Despite service reductions amid the lockdowns, the Metropolitan Transportation Authority’s overtime bill barely dropped last year, with a whopping $1.1 billion, down just 17 percent from 2018’s record $1.38 billion.
The Empire Center, which first exposed the MTA’s suspiciously vast OT payouts two years ago, reports that 431 employees pulled at least $100,000 in overtime, with 667 collecting more in overtime than in regular pay.
In what’s likely the tip of the iceberg, the feds have indicted five Long Island Rail Road employees (most of them flagged by the Empire Center and/or The Post) on conspiracy charges for fraudulently raking in hundreds of thousands of dollars by abusing the transit’s “honor system.”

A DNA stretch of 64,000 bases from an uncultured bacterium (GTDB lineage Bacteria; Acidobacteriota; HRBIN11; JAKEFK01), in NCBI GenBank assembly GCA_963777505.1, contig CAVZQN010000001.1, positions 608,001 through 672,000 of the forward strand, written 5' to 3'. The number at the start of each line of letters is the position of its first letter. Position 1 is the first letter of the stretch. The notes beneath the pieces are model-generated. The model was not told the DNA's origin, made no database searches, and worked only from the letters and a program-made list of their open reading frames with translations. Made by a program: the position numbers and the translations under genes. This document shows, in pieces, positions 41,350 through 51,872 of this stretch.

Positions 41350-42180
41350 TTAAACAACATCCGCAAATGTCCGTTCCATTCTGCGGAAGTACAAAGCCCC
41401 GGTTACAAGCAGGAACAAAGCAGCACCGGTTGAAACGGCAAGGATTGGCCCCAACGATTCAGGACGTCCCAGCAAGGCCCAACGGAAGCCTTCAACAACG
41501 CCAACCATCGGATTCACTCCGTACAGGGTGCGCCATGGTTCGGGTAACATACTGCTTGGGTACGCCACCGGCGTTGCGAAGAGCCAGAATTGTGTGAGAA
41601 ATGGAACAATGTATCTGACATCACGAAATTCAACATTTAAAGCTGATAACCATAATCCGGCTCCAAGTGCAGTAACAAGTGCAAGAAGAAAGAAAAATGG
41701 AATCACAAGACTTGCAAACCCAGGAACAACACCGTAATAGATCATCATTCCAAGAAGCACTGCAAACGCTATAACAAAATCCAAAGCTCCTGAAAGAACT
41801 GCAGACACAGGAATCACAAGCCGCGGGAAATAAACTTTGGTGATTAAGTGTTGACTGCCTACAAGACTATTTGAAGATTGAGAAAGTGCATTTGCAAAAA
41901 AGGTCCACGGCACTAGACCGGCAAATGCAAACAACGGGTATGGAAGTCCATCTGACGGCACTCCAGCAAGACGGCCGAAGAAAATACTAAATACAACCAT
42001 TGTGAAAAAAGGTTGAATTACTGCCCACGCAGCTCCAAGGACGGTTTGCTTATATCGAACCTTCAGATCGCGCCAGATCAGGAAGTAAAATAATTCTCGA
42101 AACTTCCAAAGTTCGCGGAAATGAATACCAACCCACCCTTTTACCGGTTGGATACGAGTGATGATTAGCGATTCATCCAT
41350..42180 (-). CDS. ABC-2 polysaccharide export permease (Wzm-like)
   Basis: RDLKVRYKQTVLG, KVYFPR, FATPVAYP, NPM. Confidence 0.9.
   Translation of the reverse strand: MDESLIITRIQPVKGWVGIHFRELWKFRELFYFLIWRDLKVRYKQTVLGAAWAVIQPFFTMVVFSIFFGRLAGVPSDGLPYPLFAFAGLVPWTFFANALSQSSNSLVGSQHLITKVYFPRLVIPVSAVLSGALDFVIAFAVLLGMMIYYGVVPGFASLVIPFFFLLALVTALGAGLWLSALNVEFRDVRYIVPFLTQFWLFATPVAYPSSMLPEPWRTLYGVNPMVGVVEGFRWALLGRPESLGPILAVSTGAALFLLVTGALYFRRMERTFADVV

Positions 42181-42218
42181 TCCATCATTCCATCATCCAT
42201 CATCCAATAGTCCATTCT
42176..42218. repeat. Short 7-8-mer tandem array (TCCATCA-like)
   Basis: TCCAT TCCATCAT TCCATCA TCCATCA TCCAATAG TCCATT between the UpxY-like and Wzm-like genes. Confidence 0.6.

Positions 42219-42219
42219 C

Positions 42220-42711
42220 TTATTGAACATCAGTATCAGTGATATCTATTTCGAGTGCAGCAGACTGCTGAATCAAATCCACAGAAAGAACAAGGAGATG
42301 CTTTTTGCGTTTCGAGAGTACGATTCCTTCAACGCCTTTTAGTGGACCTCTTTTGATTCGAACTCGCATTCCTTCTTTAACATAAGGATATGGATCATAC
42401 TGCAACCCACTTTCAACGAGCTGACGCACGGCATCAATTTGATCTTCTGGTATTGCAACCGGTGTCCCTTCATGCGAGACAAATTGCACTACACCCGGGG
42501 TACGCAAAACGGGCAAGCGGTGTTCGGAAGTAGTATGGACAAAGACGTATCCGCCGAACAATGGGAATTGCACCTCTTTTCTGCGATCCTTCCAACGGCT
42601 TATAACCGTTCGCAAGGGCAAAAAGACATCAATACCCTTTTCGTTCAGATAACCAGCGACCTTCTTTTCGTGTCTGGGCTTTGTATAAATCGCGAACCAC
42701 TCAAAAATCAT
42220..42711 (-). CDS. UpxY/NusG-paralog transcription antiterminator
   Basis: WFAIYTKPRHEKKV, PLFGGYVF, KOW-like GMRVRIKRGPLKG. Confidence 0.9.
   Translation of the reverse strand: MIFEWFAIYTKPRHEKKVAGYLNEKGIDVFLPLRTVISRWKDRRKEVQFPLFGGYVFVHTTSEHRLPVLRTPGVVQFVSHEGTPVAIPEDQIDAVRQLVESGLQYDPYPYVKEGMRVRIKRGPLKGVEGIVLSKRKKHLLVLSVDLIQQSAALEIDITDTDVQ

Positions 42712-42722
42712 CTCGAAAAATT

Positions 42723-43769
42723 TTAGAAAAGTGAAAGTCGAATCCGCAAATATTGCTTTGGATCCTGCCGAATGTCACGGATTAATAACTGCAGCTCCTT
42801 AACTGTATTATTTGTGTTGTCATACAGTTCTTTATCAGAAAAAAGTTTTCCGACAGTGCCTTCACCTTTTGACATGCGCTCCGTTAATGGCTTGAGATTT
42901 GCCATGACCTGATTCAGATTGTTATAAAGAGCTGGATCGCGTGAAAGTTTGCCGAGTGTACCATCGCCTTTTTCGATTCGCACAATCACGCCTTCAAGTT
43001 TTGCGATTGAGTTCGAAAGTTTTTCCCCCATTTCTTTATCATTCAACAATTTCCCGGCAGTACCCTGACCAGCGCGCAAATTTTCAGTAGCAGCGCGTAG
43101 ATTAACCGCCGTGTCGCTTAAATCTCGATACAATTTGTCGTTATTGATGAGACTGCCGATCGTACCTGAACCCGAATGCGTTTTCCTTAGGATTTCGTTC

It took several lawsuits for the watchdog to get the MTA to make public the incriminating payroll data, and various MTA units still “have trouble” coughing it up each year.
MTA Chairman Pat Foye claims the agency is “addressing potential abuses as quickly and efficiently as possible,” but the linchpin anti-fraud fix, installing fingerprint timeclocks, went off the tracks during the pandemic. And the agency blew past its end-of-February deadline for a new timeline for reforms after the abrupt departure of Chief Operating Officer Mario Peloquin.
We’ve supported the MTA’s successful efforts to get major bailouts from the feds, but the agency needs to get serious about breaking the bad habits that let employees rob it blind.